All measurements were performed in triplicates and mean cycle threshold (Ct) values of both tumor tissue and corresponding normal mucosa were calculated for the expression analysis. Gene expression analysis was performed using the ∆∆Ct method (RAD54B and RAD51) or the standard curve method (CDKN1A) . TBP was used as an internal control to normalize gene expression values for each gene expression analysis.
The ∆Ct value represents the difference between the Ct value of the target gene (RAD54B and RAD51) and that of TBP in the same sample, whereas the ∆∆Ct value indicates the difference between the average ∆Ct value of the tumor tissue and that of the corresponding normal mucosa. The targeted gene expression value was obtained as 2−∆∆Ct and used in the following analyses.
cDNA sequencing of the p53 gene
For sequencing of p53 gene transcripts, cDNA of the tumor tissue was amplified with PrimeSTAR HS DNA Polymerase (TAKARA BIO INC). Primer sets covering the regions from the first ATG to Gln167 and from Arg156 to Pro301 were used to detect the amino acid polymorphism at position 72 and CRC hot-spot mutations, respectively [29, 36]. Direct cDNA sequencing of each PCR product was performed using BigDye terminator v3.1 (Life Technologies) on a 3100 Genetic Analyzer (Life Technologies). The following sets of primers were used: ATG–Gln167, 5′-GTGACACGCTTCCCTGGAT-3′ and 5′-CTCACAACCTCCGTCATGTG-3′ and Arg156–Pro301, 5′-GTGCAGCTGTGGGTTGATT-3′ and 5′-CAGTGCTCGCTTAGTGCTCC-3′.
All statistical analyses were conducted using JMP pro version 10 software packages (SAS Institute). Continuous variables were presented as medians (inter-quartile ranges), and they were analyzed using Kruskal–Wallis test (multiple groups) or Mann–Whitney U test (two groups). Categorical variables were presented as numbers (%) and analyzed using Pearson’s chi-squared test or Fisher’s exact test, as appropriate. For measuring the strength of association between expression values of targeted genes, Spearman’s rank-order correlation was used. Kaplan–Meier survival analysis was adopted for DRFS rate analysis, and survival differences between patients groups were evaluated using the log-rank test. DRFS was defined as the time from surgery to distant metastasis. Multivariable analyses for DRFS were performed using the Cox proportional-hazards regression model, and results were presented as hazard ratios with 95% confidence intervals. Probability values (P) < 0.05 were considered statistically significant.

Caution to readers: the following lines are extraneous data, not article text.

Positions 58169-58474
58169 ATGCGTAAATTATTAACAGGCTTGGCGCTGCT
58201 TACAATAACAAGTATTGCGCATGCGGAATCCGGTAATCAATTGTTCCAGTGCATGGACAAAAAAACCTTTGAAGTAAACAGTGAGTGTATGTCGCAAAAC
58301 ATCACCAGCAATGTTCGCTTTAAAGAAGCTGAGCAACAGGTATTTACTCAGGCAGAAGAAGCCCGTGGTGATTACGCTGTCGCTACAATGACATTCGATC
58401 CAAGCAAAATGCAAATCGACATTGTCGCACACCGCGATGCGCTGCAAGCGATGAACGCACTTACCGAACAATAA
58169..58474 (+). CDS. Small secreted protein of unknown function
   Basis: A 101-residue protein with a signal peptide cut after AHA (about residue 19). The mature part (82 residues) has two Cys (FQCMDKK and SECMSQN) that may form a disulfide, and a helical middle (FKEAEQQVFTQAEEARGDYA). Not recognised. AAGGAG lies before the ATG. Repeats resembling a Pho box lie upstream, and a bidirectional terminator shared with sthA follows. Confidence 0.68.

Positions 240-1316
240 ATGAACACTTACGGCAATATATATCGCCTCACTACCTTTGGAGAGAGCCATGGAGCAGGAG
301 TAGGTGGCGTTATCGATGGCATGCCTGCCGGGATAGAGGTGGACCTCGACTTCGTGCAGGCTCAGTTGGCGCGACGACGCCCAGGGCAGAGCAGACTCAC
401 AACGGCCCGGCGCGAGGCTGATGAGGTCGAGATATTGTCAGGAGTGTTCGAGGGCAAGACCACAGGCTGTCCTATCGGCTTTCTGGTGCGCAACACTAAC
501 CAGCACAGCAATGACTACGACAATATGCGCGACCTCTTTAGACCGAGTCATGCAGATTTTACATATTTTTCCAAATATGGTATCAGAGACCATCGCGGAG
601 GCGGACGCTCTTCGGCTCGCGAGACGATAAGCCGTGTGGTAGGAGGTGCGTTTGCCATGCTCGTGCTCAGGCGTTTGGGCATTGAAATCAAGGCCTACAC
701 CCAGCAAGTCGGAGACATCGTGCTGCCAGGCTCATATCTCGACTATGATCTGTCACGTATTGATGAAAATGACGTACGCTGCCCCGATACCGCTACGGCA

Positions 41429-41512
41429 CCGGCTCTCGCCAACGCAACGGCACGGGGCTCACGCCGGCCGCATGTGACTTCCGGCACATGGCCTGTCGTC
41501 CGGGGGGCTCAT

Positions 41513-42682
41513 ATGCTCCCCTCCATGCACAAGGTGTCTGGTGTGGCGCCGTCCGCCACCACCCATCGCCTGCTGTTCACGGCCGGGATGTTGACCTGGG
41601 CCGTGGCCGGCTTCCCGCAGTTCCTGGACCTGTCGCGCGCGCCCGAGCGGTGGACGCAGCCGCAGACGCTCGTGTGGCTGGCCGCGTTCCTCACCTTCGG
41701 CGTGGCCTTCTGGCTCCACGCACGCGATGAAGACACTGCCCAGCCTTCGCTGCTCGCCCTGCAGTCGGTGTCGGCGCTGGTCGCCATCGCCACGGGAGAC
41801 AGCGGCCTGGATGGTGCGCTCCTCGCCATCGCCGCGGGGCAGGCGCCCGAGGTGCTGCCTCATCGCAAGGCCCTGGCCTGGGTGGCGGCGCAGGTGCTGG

Conflicts of Interest
There are no conflicts of interest to declare.
1. Brenner H, Kloor M and Pox CP. Colorectal cancer. Lancet. 2014; 383:1490-1502.
2. Hoskins JM, Goldberg RM, Qu P, Ibrahim JG and McLeod HL. UGT1A1*28 genotype and irinotecan-induced neutropenia: dose matters. Journal of the J Natl Cancer Inst. 2007; 99:1290-1295.
3. Amado RG, Wolf M, Peeters M, Van Cutsem E, Siena S, Freeman DJ, Juan T, Sikorski R, Suggs S, Radinsky R, Patterson SD and Chang DD. Wild-type KRAS is required for panitumumab efficacy in patients with metastatic colorectal cancer. J Clin Oncol. 2008; 26:1626-1634.